Taijiquan is an internal martial and movement art from China, based on the principle of polarity (Yin & Yang) of the daoist philosophy.
The focus here is on the development of a mindful mind, the centering of mind, body and movement, as well as the strengthening of the internal body structures.
It movements appears soft and gentle and is occasionally complemented by fast and explosive movements. Exercises with weapons such as the sword, saber, or spear are also part of this system, and ultimately, Tuishou (push hands) offers the opportunity to approach the fighting aspect of Taijiquan with care, control, and playfulness.
Nowadays, this art is particularly popular because of it's positive effect on our health and our being. Mind and body alike benefit from this method, and a practitioner of this art can face the everyday stress with ease and rooted.
Here I would like to explain my teaching methods so that you can get an idea of your training.
At the beginning of our training I teach theoretical and practical basics of Taijiquan.
Here I accompany you from the external form into the inner principles. The basics of the 1st level should now be connected with all movements of Taijiquan.
In all further steps, we work more and more internal, until intention (Yi) and movement can be understood and effortlessly used.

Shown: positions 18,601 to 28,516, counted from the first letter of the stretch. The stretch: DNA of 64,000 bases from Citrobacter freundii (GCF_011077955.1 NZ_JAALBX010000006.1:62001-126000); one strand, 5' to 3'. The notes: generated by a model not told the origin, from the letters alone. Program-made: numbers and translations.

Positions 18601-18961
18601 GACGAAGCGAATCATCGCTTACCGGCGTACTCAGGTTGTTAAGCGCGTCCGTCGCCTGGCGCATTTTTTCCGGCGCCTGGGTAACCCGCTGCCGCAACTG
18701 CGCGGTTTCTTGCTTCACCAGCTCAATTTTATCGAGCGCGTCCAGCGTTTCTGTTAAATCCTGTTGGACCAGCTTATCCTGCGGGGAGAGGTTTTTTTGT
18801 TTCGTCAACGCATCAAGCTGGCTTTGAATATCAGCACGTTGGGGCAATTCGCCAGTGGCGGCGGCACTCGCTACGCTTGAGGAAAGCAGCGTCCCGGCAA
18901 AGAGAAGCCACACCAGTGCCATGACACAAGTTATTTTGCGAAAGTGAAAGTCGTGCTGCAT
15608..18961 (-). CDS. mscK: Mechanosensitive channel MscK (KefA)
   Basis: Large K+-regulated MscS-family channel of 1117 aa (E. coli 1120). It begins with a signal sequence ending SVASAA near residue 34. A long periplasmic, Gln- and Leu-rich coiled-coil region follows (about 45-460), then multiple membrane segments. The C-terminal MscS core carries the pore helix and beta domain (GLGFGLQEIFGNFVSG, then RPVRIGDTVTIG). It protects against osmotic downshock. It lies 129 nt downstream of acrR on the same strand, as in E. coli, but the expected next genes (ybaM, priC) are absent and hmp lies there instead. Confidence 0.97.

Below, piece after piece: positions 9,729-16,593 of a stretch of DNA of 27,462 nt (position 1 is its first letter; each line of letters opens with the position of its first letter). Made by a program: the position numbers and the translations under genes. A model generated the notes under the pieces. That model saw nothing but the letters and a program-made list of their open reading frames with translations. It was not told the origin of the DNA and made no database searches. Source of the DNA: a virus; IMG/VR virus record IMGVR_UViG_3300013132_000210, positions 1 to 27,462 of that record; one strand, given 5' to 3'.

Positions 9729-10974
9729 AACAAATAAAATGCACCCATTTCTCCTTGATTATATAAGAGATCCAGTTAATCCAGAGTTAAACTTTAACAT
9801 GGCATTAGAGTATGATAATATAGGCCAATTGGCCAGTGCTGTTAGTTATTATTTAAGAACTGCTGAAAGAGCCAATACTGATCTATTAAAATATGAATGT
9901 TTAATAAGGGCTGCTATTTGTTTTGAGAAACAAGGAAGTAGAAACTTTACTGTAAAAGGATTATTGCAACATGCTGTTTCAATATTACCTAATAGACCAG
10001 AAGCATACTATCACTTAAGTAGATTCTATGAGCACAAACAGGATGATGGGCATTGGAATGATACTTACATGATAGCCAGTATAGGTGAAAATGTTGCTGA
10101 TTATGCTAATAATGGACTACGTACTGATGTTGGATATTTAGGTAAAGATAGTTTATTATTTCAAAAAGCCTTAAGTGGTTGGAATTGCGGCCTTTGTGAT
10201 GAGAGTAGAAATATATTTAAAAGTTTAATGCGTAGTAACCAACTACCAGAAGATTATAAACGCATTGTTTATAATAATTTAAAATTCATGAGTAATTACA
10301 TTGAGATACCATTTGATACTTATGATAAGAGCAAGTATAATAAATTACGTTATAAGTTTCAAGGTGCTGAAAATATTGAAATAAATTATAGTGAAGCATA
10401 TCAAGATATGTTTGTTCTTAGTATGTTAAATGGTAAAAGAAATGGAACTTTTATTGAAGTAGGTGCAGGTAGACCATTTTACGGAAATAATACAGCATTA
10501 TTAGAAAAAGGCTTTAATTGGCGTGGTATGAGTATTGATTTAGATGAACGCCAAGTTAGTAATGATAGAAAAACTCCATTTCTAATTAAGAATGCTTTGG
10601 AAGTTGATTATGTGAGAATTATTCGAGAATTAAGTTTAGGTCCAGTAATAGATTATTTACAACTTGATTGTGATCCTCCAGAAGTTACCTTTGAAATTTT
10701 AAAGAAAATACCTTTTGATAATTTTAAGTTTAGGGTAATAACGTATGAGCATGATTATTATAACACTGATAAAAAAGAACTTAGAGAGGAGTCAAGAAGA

There is no ultimate goal here, because the true path is limitless, and the further we get, the further we see.
Finally, I would like to briefly explain the difference of teaching in the courses, in individual trainings and in workshops.
The regular courses are practiced in a group. Therefore, the pace may sometimes be a bit slower, but the motivational factor (the group dynamics) is higher and financially, such a course is easy to integrate into everyday life.
This type of learning is particularly suitable for those who like to start right away (learning by doing). Again, all the basics are mediated, but they are repeatedly scattered during the teaching classes.
In individual training, the focus is entirely on the student. The training is more organized and focuses on the needs of the individual.
This type of teaching is especially suitable for people who want to make faster progress, who have no other choice (working in the evening) or who may have personal reasons don't practice and learning in a group.
Depending on their content, workshops are aimed either at beginners who want to get in touch with the topic or at advanced students, who want to intensively practice and deepen their knowledge in a period of time in order to get ahead or overcome obstacles.
They are not a substitute for proper regulary practice. True Gong Fu (practice time) is formed by the training that finds a place in your everyday life. Attending 3 or 4 seminars a year will not lead to a satisfactory result, and without the supervision of an experienced teacher, it is very likely to loose the path of Taijiquan.